3. My daughter and I have been reading the Sisters Grimm series together, which is a fun play on familiar characters. I recently read three different books based on my favorite fairy tale of all, East of the Sun, West of the Moon. All three were very good, but my favorite was East by Edith Pattou. The most middle grade version was Sun and Moon, Ice and Snow by Jessica Day George. Ice by Sarah Beth Durst felt closer to YA, but like I said, all three were enjoyable.

  4. ELLA ENCHANTED is my favorite. I also love The Goose Girl.

  5. I’m reading Adam Gidwitz’s A TALE DARK AND GRIMM, which is a retelling/reworking of several of the Grimm’s fairy tales. It’s very charming.

  6. Great list. I loved The Red Scarf Girl. My daughter was adopted from China and her 4th grade teacher had her read it too. And I loved The Goose Girl. I’ll have to check out some of the others.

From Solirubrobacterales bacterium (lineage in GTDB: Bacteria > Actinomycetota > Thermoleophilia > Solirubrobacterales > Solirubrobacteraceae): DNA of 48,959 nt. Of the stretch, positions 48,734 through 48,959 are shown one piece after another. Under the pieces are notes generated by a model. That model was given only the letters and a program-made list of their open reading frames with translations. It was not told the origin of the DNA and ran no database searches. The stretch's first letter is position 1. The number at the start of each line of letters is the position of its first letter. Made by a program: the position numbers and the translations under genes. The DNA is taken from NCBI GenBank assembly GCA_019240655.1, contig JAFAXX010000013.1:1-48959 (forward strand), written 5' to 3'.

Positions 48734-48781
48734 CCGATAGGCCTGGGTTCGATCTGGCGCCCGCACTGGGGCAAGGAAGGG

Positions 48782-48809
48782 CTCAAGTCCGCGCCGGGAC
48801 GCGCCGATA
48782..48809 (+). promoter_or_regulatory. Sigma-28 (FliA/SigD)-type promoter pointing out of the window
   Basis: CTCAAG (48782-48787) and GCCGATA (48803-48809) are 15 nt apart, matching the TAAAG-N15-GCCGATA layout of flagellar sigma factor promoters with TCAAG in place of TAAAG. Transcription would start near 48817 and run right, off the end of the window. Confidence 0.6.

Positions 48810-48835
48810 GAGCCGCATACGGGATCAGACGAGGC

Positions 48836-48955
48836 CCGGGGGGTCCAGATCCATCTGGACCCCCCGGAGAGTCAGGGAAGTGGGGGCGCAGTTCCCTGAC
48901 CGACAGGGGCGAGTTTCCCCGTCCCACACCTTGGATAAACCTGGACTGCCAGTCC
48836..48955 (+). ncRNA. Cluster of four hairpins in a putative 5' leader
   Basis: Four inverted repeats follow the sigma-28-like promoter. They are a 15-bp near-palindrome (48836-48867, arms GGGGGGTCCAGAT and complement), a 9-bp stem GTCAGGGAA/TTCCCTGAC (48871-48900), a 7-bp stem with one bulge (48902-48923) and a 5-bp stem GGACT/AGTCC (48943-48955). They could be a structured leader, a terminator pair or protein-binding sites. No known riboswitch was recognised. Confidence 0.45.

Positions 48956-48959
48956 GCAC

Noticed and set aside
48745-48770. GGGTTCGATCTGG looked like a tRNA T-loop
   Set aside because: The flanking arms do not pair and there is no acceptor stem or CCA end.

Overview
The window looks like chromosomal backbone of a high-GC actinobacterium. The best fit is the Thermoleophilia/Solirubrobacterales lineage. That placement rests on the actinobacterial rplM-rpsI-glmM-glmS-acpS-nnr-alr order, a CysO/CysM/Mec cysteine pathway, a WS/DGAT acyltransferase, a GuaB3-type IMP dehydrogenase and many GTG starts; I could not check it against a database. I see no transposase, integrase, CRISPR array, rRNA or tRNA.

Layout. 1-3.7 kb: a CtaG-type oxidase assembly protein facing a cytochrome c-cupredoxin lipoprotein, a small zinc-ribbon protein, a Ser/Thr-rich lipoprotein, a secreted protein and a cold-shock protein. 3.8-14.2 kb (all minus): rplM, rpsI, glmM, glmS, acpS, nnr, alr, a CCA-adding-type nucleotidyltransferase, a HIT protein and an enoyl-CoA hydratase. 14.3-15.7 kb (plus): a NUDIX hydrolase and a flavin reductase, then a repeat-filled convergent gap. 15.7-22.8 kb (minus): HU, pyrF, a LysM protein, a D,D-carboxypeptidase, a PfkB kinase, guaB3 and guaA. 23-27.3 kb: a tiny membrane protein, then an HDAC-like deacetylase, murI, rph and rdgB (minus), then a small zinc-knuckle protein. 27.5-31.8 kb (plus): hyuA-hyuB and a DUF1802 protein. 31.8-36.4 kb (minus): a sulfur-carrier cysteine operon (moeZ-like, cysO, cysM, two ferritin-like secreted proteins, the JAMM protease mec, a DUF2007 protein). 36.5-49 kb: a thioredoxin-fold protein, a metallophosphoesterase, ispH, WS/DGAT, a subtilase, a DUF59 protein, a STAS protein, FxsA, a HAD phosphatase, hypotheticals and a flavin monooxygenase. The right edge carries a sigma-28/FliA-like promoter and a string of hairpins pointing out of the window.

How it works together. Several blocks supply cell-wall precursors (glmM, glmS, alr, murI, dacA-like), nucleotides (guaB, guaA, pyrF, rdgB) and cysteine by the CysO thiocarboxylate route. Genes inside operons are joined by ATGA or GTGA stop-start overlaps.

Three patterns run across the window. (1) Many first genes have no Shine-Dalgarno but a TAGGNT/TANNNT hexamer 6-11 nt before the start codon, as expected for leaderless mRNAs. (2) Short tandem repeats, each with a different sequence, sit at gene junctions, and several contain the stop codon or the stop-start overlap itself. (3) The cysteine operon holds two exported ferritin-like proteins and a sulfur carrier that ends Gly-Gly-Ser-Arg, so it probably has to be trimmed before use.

7. This is exactly the type of list my 5th grader needs because of a year-long assignment in reading different genres. Thank you!

    One of the trickiest genre categories is plays. Apparently it can be an actual play (and the only one I know of is Johnny Tremaine) or novels based on a play of some sort.
    She loved The Total Tragedy of a Girl Named Hamlet by Erin Dionne, but I’d love some other ideas.

    • @Cindy, Noonie’s Masterpiece by Lisa Railsback is based on her play of the same name.

  8. This is a great list!
    If you’re looking for ideas – I DESPERATELY need to find books for boys who feel like they’ve gotten too old for “Diary of a Wimpy Kid,” “Captain Underpants,” etc., but still want to read things that are light and funny. I’m having a hard time finding anything to meet their needs.